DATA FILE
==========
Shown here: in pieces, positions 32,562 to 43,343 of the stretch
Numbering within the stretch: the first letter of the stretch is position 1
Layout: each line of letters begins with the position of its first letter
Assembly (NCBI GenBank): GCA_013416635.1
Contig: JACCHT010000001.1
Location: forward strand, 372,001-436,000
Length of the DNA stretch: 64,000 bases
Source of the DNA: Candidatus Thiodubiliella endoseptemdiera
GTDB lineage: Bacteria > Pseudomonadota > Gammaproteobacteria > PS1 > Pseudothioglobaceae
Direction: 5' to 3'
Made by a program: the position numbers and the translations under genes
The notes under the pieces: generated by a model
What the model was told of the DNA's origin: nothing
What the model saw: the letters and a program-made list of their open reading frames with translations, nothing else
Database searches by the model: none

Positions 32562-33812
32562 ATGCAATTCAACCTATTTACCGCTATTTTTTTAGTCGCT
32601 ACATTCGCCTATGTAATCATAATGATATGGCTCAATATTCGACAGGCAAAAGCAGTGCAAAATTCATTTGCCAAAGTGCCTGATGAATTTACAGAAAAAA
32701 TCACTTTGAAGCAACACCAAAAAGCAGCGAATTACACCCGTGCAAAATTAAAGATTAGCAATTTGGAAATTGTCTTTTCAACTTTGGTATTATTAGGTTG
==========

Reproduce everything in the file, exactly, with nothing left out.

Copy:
Shown here: in pieces, positions 32,562 to 43,343 of the stretch
Numbering within the stretch: the first letter of the stretch is position 1
Layout: each line of letters begins with the position of its first letter
Assembly (NCBI GenBank): GCA_013416635.1
Contig: JACCHT010000001.1
Location: forward strand, 372,001-436,000
Length of the DNA stretch: 64,000 bases
Source of the DNA: Candidatus Thiodubiliella endoseptemdiera
GTDB lineage: Bacteria > Pseudomonadota > Gammaproteobacteria > PS1 > Pseudothioglobaceae
Direction: 5' to 3'
Made by a program: the position numbers and the translations under genes
The notes under the pieces: generated by a model
What the model was told of the DNA's origin: nothing
What the model saw: the letters and a program-made list of their open reading frames with translations, nothing else
Database searches by the model: none

Positions 32562-33812
32562 ATGCAATTCAACCTATTTACCGCTATTTTTTTAGTCGCT
32601 ACATTCGCCTATGTAATCATAATGATATGGCTCAATATTCGACAGGCAAAAGCAGTGCAAAATTCATTTGCCAAAGTGCCTGATGAATTTACAGAAAAAA
32701 TCACTTTGAAGCAACACCAAAAAGCAGCGAATTACACCCGTGCAAAATTAAAGATTAGCAATTTGGAAATTGTCTTTTCAACTTTGGTATTATTAGGTTG